Since the first day we saw our traditional French barn we had a vision of the contemporary home it will eventually become.
Over the past months we have marvelled at the beauty of the rustic and traditional materials and craftsmanship and enjoyed how the new materials and contemporary techniques are merging with old as our boutique chalet gradually emerges.
The main part of the traditional building was the old wood structure where animals would once have been kept with a small living quarters, in stone, below. It was certainly rustic and, to us at least, crying out for a contemporary re-imagining. As soon as we saw the wonderful craftsmanship and the traditional internal structure we saw how with the juxtaposition of contemporary style and new materials alongside rustic old wood we could create a stylish modern home here.
As more of the existing, traditional barn structure was uncovered we re-designed our layout to be sure our contemporary home kept as much of the original, rustic style as possible for both structural and visual benefit.
As the traditional bardage (panelling) was stripped away it gave us lots of old wood planks, not enough and too damaged unfortunately to reclad the new, contemporary building but plenty we hope to salvage and create some traditional character inside.
When the wooden framework was sandblasted the beauty of the traditional structure revealed was breath-taking.
We also sandblasted an old cupboard left by the previous owner, it really added nicely to the vast range of tones and textures in the different woods in the barn.
As spring started to arrive the building held on to its rustic appearance as new wood arrived and was incorporated into the structure sometimes in rather concerning, if only temporary, ways!
The traditional barn has been here since 1850 so is (I hope) sturdy enough to withstand the main front supports being propped up to straighten the very rustic and leaky roof.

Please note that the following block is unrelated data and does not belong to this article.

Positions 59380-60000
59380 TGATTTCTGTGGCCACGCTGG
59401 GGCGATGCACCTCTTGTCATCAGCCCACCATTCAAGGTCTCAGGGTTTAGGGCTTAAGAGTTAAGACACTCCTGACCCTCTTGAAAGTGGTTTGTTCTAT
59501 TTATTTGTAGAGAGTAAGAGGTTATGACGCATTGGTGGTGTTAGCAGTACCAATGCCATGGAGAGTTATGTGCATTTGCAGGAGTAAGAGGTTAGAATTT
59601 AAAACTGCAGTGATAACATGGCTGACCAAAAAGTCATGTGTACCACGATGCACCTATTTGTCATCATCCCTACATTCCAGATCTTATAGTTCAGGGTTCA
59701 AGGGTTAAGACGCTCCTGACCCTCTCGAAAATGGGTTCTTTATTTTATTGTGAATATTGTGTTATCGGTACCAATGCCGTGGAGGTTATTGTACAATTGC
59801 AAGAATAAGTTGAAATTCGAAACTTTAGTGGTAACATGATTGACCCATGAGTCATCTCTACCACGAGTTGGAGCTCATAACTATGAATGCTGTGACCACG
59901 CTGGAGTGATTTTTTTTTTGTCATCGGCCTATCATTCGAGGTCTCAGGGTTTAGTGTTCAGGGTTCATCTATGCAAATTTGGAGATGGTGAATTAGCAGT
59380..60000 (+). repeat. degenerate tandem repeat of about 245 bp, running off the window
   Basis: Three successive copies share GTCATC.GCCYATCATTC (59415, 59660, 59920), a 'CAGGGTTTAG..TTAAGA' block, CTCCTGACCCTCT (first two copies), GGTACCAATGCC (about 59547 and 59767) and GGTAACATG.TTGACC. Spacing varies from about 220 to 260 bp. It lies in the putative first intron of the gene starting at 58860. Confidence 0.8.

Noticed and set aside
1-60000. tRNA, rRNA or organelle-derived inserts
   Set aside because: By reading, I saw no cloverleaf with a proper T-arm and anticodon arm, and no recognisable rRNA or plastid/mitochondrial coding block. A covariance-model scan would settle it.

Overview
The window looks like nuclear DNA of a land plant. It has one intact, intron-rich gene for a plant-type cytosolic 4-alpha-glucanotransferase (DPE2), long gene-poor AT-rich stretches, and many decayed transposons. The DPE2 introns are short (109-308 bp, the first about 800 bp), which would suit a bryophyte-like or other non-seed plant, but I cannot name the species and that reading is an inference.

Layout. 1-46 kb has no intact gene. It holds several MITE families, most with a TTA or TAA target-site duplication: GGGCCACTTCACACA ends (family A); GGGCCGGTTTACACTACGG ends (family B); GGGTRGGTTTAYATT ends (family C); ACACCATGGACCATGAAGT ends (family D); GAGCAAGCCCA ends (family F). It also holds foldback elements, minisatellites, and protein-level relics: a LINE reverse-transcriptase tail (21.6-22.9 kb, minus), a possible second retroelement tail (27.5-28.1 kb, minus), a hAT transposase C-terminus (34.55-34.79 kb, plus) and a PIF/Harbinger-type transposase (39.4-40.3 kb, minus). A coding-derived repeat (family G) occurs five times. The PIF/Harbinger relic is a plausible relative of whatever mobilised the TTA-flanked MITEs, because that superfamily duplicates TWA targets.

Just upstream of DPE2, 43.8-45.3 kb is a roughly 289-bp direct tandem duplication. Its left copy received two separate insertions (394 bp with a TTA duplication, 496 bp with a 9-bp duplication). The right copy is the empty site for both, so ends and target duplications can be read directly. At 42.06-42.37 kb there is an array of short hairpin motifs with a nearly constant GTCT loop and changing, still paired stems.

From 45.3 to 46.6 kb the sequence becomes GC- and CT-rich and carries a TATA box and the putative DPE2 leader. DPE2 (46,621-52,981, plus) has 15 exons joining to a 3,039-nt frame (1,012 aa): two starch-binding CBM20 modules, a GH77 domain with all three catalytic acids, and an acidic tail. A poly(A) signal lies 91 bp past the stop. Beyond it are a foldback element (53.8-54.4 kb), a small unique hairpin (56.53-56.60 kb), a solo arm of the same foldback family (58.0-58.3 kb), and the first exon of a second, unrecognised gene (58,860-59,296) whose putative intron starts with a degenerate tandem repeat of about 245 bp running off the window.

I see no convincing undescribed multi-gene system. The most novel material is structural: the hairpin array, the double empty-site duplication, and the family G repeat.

Old wood merges with new as contemporary techniques and fresh materials start to create the floors and walls of, what will be, our boutique chalet within the rustic, traditional framework. Here’s the floor of one of the guest bedrooms poking out from the still rustic old roof.
The mezzanine created for our master bedroom and contemporary ensuite bathroom will sit directly under the traditional wooden roof boards.
More contemporary building materials are gradually integrated into the structure and wood salvaged from the barn is being cleverly used to create new structures such as the traditional gallows bracket below.
As the snow disappeared from Morzine and Montriond (at 1000m) we were suddenly a little more exposed than we liked as the old wood on the roof needed to be removed and replaced with reclaimed wood.
Soon the team had reclaimed roof boards in place for our new roof to maintain the rustic and traditional look and we were able to progress the build of the contemporary chalet inside.
With the chalet dry inside the building of the contemporary home is progressing at a pace. Lorry loads of contemporary building materials arrive and at times you do wonder how all of this modern material will fit in! This is just the insulation for the roof…
With ‘Grand Designs’ style modern techniques we created old and rustic looking from new materials, burning and brushing new pine to create our own ‘vieux bois’.
Gradually the traditional and still very rustic looking barn was transformed into a modern and contemporary home…
always harmonising rustic and traditional with the contemporary style.